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It's really windy today, and the rain tarpaulin makes a good sail for the bike I'm storing on my balcony.

Short of actually mooring the bike to something, I decided to just fasten the tarp a bit tauter and tying down the brake levers to stop the bike rolling back and forth.

With mechanical brakes I would have no concerns about this, but now I'm wondering: are hydraulic brakes also ok with it? After all, they're not static but kind of “self-adjusting”, and the pistons move out over time as the pads wear down.

Does this cause any problems if the pressure is kept up for not just minutes as it might in a normal descent, but days on end?


@AnAnt remarked that car handbrakes are routinely used in fixed position when the car is parked. I thought about that myself, but I don't think it's a really relevant point because a) most parking brakes are apparently not hydraulic, but mechanical or electromechanical and completely separate from the main brakes, and b) the fact that it's possible to design hydraulic brakes to be pressurised continuously does not imply that all hydraulic brakes are able to do this.
(So, if anything, cars suggest that it's not a good idea to keep bike brakes locked.)

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  • 1
    Why can't you lean the bike against something? Oct 31 '20 at 22:55
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    I'd advise against this. It's not even a good idea with standard rim brakes. Just use a bungee cord through the wheels. Oct 31 '20 at 23:05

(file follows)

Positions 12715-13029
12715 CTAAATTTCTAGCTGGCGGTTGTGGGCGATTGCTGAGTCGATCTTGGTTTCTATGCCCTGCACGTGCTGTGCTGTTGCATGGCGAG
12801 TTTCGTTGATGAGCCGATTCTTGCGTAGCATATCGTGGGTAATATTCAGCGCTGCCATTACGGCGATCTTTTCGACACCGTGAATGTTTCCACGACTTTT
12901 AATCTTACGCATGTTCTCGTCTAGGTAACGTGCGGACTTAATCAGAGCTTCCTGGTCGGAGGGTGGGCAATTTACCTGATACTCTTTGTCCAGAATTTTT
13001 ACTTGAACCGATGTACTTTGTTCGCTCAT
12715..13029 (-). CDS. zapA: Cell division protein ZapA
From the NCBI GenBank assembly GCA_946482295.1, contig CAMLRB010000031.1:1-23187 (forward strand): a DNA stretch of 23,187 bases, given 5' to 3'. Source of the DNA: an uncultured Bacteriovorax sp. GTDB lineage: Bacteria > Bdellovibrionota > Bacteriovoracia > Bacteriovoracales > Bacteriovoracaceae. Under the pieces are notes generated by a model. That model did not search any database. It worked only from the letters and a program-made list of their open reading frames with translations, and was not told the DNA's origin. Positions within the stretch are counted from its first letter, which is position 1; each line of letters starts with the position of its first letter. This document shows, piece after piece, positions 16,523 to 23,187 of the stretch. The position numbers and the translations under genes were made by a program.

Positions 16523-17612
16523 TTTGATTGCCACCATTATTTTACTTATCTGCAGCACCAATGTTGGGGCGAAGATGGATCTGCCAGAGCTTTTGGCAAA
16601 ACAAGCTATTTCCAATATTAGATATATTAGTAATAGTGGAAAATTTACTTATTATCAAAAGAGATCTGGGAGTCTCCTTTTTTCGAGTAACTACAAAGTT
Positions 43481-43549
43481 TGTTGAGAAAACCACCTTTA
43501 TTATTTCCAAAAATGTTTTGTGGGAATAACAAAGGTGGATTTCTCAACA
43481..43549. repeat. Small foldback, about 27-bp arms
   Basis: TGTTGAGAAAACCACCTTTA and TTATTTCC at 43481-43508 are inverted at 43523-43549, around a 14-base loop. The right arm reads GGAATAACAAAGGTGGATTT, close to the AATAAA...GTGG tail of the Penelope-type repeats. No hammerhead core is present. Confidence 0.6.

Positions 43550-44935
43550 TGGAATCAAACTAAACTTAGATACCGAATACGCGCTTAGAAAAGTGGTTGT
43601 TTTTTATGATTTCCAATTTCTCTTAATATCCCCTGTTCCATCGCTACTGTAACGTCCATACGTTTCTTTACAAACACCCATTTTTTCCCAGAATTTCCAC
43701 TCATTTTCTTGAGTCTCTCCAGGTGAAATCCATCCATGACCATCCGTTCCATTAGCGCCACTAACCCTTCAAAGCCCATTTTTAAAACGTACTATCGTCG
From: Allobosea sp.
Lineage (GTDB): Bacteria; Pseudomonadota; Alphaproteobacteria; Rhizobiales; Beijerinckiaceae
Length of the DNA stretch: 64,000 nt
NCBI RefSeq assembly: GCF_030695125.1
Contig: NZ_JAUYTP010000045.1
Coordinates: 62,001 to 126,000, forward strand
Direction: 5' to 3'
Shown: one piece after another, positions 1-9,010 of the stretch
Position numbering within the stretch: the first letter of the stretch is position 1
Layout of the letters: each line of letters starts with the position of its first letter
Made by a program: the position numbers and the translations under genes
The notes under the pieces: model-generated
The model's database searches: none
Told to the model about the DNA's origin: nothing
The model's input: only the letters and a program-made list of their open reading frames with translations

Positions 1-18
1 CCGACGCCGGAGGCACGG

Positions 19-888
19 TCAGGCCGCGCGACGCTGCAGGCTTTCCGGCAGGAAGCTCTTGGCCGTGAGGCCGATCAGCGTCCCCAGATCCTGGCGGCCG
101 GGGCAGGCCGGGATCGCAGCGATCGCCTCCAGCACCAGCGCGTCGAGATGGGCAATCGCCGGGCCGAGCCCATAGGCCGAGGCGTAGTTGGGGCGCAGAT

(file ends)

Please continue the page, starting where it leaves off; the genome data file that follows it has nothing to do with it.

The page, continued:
• @whatsisname the bike is leaned against the wall, but that's not enough – not in this wind right now! Oct 31 '20 at 23:15
  • @DanielRHicks why would it not be ok with mechanical brakes? — As for “bungee cord” – well, maybe not bungee (too elastic) but yeah, directly fixing the wheel spokes with rope is of course an option. Just it's not as easy&quickly done&undone as tying down a brake lever. Oct 31 '20 at 23:20
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    If you possibly can, storing the bike inside is better than outside.
    – Criggie
    Nov 1 '20 at 0:57
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The self-adjustment is a valid concern. The way that's implemented is through the drag and elasticity of the piston seals. Holding those seals in the extended position for long periods could lead to gradual elastic deformation of the piston seals (reducing their ability to retract). It could also result in the seals gradually creeping back down the piston toward their relaxed state. The latter would cause the pads to drag, but is easily remedied by removing the wheel and forcing the pistons back just as you would do when changing pads. But seal deformation could only be remedied by a caliper rebuild.

We can only speculate here as I don't know of any testing that's been done for this use case. It's certainly outside the scope of the requirements the caliper designers worked to. Doing this for days or even a couple weeks is unlikely to cause any problems, but longer term storage this way (an entire winter) is definitely questionable. A zip tie around a spoke and the chainstay or fork leg will be equally effective and significantly lower risk.

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    A velcro strap or toestrap is the answer as this is removable and reusable. Nice answer btw.
    – JoeK
    Nov 1 '20 at 15:53

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